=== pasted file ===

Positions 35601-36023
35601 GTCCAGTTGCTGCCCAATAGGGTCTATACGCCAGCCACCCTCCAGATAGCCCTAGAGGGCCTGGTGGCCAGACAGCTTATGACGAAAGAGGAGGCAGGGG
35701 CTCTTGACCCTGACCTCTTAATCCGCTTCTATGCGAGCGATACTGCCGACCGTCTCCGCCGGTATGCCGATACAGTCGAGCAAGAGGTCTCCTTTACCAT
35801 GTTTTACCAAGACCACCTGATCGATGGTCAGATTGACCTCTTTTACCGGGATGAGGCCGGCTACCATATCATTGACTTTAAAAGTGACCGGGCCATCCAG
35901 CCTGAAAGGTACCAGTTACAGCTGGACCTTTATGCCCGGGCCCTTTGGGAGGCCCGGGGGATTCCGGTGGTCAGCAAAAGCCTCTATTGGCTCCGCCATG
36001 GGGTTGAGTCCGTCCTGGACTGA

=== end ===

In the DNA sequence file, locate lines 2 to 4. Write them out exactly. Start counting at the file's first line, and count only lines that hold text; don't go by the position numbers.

35601 GTCCAGTTGCTGCCCAATAGGGTCTATACGCCAGCCACCCTCCAGATAGCCCTAGAGGGCCTGGTGGCCAGACAGCTTATGACGAAAGAGGAGGCAGGGG
35701 CTCTTGACCCTGACCTCTTAATCCGCTTCTATGCGAGCGATACTGCCGACCGTCTCCGCCGGTATGCCGATACAGTCGAGCAAGAGGTCTCCTTTACCAT
35801 GTTTTACCAAGACCACCTGATCGATGGTCAGATTGACCTCTTTTACCGGGATGAGGCCGGCTACCATATCATTGACTTTAAAAGTGACCGGGCCATCCAG